Lucia loved children and they adored her. Sometimes a dozen or so of them would collect in our yard and Lucia would be perfectly happy just decorating these little ones with flowers and leaves. She would make little processions with make-believe saints, arranging flowers and thrones and singing hymns to our Lady, just as if they were all in a church. I can still remember the ones she liked best. (Here Maria dos Anjos hummed a well-known Portuguese hymn to our Lady.) And she would finish the hymn by giving the “blessing.” She knew so well how to look after children that the mothers used to leave their little ones at our house when they went out to work.
No one could beat Lucia at games. She was always the organiser. The children used to hide under the fig trees and in the bushes or under the beds – anywhere, and when they were all tired from their games they would sit in the shade of the fig trees and listen to Lucia tell stories which never, never seemed to have an end.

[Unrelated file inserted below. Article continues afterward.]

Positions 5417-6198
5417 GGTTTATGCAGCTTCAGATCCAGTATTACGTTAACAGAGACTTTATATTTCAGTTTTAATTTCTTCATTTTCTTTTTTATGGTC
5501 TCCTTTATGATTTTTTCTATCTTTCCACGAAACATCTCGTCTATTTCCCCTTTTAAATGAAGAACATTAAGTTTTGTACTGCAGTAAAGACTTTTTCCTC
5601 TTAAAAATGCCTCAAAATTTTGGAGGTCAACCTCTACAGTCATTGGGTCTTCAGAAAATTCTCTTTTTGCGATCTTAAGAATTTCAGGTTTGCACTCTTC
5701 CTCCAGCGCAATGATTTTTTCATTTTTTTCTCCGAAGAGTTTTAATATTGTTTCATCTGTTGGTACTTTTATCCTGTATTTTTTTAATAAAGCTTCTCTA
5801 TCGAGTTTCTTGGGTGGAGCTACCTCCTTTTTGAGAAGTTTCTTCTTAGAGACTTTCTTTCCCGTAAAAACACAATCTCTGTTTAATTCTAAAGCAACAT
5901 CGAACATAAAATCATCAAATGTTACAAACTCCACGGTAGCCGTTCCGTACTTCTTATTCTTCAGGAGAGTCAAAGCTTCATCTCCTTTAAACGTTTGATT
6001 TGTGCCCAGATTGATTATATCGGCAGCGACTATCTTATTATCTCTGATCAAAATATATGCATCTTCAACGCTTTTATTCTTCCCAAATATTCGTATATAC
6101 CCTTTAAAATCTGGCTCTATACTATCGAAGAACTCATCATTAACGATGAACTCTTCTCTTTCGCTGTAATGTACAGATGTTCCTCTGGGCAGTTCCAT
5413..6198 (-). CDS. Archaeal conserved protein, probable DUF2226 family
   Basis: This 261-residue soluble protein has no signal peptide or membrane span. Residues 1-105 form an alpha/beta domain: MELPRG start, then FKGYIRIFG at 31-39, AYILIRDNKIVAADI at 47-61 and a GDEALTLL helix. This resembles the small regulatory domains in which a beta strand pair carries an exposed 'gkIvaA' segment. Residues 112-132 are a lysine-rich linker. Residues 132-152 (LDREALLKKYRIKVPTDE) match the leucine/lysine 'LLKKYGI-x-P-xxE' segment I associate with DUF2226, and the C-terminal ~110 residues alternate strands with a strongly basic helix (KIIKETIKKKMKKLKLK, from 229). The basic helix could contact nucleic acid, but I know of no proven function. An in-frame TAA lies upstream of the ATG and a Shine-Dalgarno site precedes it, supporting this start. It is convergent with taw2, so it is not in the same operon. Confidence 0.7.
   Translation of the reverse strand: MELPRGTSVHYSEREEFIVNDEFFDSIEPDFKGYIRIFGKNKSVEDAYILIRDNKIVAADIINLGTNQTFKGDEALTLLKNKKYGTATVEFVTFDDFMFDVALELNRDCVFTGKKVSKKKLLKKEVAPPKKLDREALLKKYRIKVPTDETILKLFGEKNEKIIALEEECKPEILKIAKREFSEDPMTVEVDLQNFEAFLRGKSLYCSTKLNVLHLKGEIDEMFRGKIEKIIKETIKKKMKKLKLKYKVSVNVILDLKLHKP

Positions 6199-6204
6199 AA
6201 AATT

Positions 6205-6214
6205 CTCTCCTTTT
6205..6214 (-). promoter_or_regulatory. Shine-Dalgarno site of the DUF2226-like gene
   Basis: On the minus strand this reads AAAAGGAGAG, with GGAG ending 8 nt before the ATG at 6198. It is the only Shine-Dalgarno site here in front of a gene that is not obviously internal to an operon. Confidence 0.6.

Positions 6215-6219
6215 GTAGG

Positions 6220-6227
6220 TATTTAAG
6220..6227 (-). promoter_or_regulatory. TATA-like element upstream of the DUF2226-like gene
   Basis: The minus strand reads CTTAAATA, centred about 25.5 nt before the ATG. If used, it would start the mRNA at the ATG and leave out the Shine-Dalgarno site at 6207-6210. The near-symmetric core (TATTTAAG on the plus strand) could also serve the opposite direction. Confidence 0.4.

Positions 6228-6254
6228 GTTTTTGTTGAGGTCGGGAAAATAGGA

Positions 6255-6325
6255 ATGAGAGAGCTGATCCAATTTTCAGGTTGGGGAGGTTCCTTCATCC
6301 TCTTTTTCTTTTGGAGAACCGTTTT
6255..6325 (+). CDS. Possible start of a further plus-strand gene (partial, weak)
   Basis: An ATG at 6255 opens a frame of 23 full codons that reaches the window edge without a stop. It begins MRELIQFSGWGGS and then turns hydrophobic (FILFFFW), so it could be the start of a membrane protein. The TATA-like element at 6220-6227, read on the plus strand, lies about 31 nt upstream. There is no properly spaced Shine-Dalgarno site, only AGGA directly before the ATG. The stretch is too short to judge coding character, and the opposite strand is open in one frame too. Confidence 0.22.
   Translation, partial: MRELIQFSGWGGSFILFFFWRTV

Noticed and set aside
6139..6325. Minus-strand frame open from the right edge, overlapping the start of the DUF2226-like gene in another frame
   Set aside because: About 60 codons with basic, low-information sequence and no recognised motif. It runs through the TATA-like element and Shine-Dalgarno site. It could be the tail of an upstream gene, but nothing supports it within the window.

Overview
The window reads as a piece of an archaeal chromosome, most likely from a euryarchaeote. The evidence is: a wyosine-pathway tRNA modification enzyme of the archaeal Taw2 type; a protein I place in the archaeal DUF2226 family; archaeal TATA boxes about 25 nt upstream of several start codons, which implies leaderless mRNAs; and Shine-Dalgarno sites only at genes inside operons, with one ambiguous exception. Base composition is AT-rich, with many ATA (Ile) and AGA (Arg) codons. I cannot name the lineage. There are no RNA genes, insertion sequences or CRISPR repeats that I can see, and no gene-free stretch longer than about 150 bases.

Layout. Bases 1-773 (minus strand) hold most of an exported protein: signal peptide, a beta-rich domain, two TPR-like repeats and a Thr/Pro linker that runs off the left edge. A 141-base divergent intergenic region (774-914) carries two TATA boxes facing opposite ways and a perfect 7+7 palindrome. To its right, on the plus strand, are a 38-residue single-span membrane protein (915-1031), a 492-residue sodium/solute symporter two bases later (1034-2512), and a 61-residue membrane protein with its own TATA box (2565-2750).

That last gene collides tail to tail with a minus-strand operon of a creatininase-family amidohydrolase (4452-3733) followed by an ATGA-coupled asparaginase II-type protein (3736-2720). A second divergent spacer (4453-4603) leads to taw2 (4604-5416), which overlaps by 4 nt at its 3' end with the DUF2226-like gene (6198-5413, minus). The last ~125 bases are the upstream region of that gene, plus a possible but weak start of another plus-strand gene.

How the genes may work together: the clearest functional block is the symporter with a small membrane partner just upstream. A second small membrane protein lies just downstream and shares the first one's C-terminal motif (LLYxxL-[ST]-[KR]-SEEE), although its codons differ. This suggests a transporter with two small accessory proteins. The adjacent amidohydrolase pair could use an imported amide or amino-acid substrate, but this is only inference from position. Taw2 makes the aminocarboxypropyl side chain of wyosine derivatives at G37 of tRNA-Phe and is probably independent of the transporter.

It is certain that Lucia was gay and content as a child, not only from the testimony of those who lived with her and grew up with her, but from her own self-possessed and unfaltering recollections. After twenty-five years in a convent, she was able, at the bishop of Leiria’s firm request, to recall and document in her own hand the least details of childhood – the dances, the games, the moods of other children, the brightness of costumes, festively, proudly worn. Piety of a melancholy strain never touched Lucia sufficiently to erase the natural delight she found in costuming and fancy frills. She loved dearly to dress for festas, in the bright adornment of jingling gold chains, elaborate earrings, and shawls made gay with feathers and dazzling beads.
In that neighbourhood no other girl was dressed as prettily.